In light of the heightened interest both locally and nationally in sexual harassment, it’s simply unacceptable that the director of the New Mexico Legislature’s administrative arm is refusing to release records related to two sexual harassment complaints at the state Capitol.
Legislative Council Service Director Raúl Burciaga claims that one of the few exemptions to the state’s Inspection of Public Records Act – which excludes “matters of opinion” in personnel files from disclosure – allows him to withhold the complaints.
And, although an IPRA request by the Journal sought documents related to such complaints filed in the past five years, Burciaga inexplicably also left out allegations against Sen. John Sapien, D-Corrales, who was accused by an outgoing legislative branch official of sexual harassment in 2016. Sapien says the claims are a “fabrication.”
Gregory Williams, president of the watchdog organization New Mexico Foundation for Open Government, cites a state Court of Appeals ruling that determined complaints against police officers are public record – which begs the question of why complaints against elected officials and Capitol employees wouldn’t be. Williams notes that state law allows redaction of “opinions” in such documents, but “everything else must be provided, including witness statements, final disciplinary records, etc.”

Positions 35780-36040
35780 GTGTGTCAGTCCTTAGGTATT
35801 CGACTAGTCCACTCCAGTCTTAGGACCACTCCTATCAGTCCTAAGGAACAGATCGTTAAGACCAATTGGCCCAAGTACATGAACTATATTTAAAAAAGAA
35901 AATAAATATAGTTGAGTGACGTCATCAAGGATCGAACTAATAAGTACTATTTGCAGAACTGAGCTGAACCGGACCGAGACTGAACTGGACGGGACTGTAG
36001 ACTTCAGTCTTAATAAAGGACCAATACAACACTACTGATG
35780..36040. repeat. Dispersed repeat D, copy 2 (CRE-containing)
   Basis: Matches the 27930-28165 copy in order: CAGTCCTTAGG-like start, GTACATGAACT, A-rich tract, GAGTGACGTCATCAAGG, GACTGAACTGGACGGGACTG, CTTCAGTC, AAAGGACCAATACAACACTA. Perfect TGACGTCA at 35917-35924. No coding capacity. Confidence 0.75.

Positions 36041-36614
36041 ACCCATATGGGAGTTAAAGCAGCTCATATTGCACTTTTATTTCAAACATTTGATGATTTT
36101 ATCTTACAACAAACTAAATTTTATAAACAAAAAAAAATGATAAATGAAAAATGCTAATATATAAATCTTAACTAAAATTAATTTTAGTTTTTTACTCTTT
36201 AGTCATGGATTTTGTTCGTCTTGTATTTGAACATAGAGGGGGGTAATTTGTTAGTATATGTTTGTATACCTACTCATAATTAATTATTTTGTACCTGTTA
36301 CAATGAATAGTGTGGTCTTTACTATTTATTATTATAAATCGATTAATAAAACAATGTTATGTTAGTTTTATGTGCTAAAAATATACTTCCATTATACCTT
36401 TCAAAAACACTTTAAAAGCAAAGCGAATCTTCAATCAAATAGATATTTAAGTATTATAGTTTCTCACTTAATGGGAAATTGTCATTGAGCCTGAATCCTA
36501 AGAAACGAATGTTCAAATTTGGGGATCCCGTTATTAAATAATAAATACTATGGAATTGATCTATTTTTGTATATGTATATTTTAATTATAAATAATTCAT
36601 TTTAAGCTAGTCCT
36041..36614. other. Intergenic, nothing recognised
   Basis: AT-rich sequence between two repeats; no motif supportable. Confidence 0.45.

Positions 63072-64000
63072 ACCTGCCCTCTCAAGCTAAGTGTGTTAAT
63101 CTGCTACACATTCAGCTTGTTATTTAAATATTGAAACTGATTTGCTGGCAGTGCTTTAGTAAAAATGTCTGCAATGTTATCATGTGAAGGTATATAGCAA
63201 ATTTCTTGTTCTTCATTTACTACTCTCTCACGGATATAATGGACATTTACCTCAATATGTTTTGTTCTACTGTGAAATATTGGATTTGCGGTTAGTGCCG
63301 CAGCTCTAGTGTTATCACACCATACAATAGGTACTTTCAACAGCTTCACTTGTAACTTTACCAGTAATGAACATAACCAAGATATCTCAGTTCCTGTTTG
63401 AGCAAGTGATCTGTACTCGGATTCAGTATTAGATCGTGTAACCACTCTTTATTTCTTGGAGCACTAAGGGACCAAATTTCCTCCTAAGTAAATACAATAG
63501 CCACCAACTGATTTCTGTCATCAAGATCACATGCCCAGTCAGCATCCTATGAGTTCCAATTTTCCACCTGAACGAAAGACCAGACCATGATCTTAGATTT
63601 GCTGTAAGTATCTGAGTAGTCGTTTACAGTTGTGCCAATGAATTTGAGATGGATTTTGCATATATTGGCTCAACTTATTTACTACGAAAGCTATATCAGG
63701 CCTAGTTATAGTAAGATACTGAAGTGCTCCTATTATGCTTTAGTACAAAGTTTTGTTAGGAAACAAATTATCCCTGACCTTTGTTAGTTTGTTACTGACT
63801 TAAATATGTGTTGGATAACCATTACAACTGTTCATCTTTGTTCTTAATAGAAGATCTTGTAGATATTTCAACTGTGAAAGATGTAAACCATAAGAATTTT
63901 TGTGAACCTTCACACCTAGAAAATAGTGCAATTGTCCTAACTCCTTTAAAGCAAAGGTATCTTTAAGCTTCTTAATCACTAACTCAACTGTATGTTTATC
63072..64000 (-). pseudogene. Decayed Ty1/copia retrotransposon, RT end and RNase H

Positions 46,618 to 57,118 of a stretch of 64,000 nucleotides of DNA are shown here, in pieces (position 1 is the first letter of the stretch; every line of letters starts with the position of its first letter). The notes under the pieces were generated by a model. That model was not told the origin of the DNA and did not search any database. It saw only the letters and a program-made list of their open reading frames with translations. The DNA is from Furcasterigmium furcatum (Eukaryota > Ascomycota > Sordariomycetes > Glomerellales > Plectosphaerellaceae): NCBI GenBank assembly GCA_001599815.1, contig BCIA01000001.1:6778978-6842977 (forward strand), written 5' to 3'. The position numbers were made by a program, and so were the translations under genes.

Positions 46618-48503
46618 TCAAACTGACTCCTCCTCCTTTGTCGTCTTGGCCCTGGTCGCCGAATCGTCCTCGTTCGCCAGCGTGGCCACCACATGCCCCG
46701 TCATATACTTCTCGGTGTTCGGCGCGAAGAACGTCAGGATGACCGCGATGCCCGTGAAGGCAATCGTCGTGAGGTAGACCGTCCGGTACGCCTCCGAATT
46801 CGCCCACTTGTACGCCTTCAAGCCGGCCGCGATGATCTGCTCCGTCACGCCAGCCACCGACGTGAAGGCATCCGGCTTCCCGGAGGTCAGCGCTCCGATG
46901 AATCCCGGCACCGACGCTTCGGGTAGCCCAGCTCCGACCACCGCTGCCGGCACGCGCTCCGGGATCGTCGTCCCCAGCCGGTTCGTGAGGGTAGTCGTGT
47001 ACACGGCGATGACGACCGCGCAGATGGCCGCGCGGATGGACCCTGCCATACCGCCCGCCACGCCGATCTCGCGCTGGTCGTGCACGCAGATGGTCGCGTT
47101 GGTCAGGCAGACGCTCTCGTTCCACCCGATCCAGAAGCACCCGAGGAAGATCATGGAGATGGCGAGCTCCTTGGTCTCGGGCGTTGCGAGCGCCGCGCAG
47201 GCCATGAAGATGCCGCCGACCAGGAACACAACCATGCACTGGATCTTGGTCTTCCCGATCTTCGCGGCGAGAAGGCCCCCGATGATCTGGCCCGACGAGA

The issue of sexual misconduct has come under heightened scrutiny – both in New Mexico and nationally – amid a wave of allegations levied against prominent male politicians, actors and media figures.
State Senate Majority Whip Michael Padilla recently dropped out of the race for lieutenant governor over sexual harassment allegations lodged against him a decade ago when he was employed by the city of Albuquerque’s dispatch center. The allegations, which he denied, were widely reported at the time, and the city ended up settling “sexually hostile work environment” claims.
A USA TODAY/Suffolk University Poll released Wednesday shows three out of four polled call workplace sexual harassment a serious problem in need of real solutions. That was the overwhelming opinion by men and women, Republicans and Democrats. Overall, 74 percent of those polled said they are less likely to vote for a candidate if he or she faces credible allegations of sexual misconduct. Tuesday’s defeat of Alabama Sen. Roy Moore, accused of serially hitting on teenage girls half his age, supports the poll’s findings.